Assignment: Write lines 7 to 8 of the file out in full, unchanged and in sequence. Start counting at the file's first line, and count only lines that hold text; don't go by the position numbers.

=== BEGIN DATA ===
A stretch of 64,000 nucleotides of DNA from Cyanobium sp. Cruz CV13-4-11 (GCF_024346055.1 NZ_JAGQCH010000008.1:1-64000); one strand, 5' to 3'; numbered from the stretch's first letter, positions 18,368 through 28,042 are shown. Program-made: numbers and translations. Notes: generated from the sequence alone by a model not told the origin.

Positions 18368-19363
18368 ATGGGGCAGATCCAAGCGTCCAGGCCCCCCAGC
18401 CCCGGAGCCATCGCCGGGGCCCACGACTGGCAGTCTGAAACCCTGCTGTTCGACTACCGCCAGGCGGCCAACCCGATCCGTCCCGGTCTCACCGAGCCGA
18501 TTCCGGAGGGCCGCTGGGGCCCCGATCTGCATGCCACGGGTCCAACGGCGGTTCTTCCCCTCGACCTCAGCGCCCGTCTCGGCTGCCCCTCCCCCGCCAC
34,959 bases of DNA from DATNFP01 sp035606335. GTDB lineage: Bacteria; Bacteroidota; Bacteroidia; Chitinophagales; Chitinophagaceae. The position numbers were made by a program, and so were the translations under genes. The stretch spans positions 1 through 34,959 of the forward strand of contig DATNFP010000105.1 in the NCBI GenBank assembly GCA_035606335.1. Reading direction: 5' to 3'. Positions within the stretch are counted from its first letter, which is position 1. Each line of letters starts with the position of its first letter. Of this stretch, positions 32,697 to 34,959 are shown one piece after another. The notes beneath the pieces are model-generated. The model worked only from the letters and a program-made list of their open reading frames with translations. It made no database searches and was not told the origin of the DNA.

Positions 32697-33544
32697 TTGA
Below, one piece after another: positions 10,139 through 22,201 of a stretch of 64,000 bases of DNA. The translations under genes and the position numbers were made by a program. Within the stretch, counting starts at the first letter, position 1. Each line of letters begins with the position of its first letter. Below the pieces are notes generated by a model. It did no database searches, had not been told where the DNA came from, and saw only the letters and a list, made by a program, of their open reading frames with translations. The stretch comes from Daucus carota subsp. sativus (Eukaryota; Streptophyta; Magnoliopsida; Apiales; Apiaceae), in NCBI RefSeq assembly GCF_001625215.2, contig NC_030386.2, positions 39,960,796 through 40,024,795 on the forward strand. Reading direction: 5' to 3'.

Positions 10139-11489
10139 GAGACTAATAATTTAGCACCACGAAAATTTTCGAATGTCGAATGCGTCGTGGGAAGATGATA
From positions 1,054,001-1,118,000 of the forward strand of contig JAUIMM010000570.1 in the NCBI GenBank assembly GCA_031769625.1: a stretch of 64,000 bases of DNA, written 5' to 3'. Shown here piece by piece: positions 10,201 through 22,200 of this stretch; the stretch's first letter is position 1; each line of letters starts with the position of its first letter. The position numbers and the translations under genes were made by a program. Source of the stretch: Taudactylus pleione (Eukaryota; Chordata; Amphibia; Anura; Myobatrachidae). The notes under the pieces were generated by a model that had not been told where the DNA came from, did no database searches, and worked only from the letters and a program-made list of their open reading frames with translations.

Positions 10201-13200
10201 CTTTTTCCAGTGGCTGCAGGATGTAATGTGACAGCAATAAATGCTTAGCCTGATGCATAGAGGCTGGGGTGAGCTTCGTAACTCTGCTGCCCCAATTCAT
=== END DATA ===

Positions 32697-33544
32697 TTGA